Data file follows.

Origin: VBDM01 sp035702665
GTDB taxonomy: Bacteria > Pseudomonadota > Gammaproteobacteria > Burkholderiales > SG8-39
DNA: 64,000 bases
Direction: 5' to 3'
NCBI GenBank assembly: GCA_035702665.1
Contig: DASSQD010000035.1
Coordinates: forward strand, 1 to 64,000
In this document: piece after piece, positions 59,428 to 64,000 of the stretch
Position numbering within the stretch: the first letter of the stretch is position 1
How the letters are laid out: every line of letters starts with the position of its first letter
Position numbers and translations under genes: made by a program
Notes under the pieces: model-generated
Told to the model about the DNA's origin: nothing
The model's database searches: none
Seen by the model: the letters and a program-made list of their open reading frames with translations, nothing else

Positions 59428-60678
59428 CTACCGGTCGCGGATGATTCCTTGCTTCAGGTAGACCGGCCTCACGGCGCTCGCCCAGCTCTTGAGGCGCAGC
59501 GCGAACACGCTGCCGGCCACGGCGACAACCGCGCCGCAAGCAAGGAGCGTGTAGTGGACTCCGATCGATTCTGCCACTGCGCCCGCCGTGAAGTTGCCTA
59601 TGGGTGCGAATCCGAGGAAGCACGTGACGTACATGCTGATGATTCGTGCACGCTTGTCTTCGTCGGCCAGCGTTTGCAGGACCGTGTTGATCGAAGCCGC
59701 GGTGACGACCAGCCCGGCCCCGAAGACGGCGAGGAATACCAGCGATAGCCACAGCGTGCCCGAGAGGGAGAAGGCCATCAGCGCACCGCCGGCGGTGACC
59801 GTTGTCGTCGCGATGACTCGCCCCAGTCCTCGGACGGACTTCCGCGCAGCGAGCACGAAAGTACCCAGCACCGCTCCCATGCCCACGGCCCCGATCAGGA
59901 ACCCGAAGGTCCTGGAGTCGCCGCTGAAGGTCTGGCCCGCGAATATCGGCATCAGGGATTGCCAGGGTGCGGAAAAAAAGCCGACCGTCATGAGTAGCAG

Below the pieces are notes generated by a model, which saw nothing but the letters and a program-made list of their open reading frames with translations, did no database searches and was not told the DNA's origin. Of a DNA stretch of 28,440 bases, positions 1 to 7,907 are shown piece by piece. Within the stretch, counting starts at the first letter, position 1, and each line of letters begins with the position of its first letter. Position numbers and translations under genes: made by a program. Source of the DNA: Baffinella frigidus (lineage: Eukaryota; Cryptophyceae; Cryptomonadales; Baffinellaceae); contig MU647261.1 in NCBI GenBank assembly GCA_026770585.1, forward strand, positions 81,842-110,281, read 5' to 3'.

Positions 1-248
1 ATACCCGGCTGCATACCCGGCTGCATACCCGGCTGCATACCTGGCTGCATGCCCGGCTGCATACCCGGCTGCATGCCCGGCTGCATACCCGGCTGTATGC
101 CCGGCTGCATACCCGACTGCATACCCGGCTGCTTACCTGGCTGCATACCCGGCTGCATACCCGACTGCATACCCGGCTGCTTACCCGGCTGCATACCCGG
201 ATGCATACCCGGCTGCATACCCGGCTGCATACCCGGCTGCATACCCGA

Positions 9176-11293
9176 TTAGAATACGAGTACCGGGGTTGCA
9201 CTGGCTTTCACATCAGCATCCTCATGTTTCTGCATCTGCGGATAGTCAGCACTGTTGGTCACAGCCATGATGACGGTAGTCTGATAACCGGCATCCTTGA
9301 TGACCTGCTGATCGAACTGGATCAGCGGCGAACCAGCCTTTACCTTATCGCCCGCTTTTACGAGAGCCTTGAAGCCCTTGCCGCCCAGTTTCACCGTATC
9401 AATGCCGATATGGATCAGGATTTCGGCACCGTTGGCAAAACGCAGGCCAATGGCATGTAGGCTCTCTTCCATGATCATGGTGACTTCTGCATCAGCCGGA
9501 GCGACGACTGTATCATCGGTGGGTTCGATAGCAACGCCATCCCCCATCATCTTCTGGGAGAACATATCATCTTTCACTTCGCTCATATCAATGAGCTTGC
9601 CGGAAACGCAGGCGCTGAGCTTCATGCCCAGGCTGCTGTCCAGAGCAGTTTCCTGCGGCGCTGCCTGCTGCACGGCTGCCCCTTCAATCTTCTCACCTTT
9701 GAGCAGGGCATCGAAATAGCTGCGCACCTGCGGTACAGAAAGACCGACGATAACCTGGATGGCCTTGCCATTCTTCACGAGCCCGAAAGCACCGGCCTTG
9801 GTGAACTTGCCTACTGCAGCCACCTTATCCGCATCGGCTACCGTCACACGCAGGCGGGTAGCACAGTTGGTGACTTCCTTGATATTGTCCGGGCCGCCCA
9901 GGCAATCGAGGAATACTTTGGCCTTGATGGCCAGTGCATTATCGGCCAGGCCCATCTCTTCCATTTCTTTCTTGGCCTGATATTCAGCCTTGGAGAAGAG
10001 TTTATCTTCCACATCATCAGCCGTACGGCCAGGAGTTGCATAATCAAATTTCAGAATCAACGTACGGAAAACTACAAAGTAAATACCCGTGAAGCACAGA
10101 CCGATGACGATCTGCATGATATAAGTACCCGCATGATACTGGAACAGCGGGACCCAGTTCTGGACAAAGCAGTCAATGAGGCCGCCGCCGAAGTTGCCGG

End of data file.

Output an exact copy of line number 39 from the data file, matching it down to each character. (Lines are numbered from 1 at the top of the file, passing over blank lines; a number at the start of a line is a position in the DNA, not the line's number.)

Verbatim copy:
10101 CCGATGACGATCTGCATGATATAAGTACCCGCATGATACTGGAACAGCGGGACCCAGTTCTGGACAAAGCAGTCAATGAGGCCGCCGCCGAAGTTGCCGG